He gave me the love of my people, because at every party we were all very happy.

From an early age I have always kept the name Nama in my mind, when I arrived in Bamako and I wanted to form my professional company, this is the name I wanted to give it, to pay homage and to remember my childhood.

The Nama Company has a workplace, I sleep here,  we have the laboratory, the office, the refectory.


In the morning we are 12 people.

In the Company we have the sculptor, the writer, the painter, the costume designer, the iron worker and the welder.

If, for example, we want to make a traditional mask and I have not looked for wood, I bring it and the sculptor begins to sculpt, when he has finished, we give him the varnish, after the varnish we begin to dress it, and in the end there is the proof, to understand how we will manipulate it.

We can also make a puppet in the morning before noon, and start rehearsing the puppet in the afternoon.

For example, if we make it with foam rubber, we go to the shop, buy the material, sculpt it, and then try: this is part of modernity.

We create in the morning and in the afternoon we try.

It's really easy that way.

We buy the fabric, the color we want, we glue it with glue, we put it in the sun and an hour later we begin to try.

If the text is not long, we work with improvisation, we can create a small story between us, but if the text is long it takes a little more time because we have to learn it in a professional way.

We don't act without music.

In the company there are three musicians, the rest are puppeteers, we do everything ourselves.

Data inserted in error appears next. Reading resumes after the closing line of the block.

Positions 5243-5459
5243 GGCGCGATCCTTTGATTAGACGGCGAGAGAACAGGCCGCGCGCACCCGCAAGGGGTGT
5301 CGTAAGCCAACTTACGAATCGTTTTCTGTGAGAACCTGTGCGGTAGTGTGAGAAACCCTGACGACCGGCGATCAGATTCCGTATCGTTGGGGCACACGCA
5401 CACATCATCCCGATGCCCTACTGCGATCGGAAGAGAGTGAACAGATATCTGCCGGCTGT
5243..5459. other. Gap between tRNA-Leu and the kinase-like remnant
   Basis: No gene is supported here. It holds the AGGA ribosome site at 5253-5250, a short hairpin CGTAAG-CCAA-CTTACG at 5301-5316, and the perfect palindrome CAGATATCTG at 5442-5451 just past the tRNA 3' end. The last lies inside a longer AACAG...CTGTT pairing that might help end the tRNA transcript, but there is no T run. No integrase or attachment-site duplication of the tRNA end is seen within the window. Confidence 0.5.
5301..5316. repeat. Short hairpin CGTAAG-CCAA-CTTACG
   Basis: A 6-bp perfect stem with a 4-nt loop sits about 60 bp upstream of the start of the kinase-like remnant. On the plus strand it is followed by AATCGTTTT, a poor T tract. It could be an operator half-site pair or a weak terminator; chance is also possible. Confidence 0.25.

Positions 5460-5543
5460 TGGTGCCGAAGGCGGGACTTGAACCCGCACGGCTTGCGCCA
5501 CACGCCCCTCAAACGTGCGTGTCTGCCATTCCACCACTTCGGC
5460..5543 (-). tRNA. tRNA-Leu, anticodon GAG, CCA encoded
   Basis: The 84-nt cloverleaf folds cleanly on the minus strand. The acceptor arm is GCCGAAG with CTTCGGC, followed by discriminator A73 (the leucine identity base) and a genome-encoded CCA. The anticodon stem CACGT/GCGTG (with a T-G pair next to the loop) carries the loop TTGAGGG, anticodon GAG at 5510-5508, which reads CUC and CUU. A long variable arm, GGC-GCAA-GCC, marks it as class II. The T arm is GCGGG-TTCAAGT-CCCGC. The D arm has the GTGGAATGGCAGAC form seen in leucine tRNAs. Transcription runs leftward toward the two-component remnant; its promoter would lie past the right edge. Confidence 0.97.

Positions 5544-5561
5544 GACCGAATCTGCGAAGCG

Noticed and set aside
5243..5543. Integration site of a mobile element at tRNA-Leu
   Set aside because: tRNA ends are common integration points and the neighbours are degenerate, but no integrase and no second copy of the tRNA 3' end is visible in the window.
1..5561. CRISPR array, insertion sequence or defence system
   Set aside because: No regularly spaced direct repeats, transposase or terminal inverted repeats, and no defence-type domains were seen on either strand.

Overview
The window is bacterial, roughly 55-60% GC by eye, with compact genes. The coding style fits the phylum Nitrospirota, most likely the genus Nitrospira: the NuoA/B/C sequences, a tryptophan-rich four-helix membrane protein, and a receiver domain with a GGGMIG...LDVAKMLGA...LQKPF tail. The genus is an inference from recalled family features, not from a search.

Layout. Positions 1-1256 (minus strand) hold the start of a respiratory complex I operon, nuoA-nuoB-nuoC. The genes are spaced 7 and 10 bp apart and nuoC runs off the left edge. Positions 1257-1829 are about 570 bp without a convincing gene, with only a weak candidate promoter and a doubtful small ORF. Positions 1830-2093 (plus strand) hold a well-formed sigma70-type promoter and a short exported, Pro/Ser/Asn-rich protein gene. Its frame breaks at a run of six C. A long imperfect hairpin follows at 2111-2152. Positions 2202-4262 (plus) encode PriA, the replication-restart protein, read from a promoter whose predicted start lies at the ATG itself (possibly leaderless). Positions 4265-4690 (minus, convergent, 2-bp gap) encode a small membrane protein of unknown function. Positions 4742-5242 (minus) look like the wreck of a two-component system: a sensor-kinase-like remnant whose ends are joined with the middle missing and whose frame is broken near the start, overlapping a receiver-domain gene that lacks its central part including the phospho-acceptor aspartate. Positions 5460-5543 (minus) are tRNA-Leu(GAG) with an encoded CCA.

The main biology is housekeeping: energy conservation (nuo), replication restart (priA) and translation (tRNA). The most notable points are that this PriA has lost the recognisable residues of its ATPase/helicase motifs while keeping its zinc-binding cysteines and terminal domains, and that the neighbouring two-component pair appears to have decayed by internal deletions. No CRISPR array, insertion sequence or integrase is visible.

When you are a percussionist, there are times when you can become a puppeteer.

When you are a sculptor, there are times when you can become a manipulator.

We are truly versatile.

Even the welders, in the Company, are the same manipulators, they are the same who do the painting, they are the same who make the costumes.

In our country, women are not allowed to make puppets: in all traditional Malian festivals there is no female puppeteer on stage.

I tried to bring women on stage and train them too.

We currently have four women in the Society and we also have a training section of 16 women.

They are two years of training: writing, construction, directing, puppet arts.

There is all of West Africa: Mali, Guinea, Ivory Coast, Burkina, Togo and Benin.

We have made a call for applications, there are women who have applied, we have chosen 8 from the Sub-Region and 8 from Mali.

We will accompany each of these artists to create her own show.

We have a festival called Rendez-vous chez nous in Bamako, and we will be programming them in the festival. 

Through women, puppet art can really go a long way. 


In our shows I use Bama, the crocodile, to put it on the antelope's back.

The three caimans of the coat of arms of the city of Bamako mean the origin of the city of Bamako, Bama Ko means "the crocodile's back".

There are several meanings, there are others that say Bamba Ko was a person who founded Bamako.

In the string puppets I have animals that live in the water, such as the hippo, the fish ... 

This year we have set up a project, which is entitled: For the defense of Mr. Niger, with twelve artists who we will train in the art of the puppet, then we will create a show, for the protection of the Niger River that crosses Bamako and which we will present in all the districts of Bamako, and then to Segou.
For the creation of the show I thought of calling the Bozos, to collaborate with them to create the puppets that will be in the water.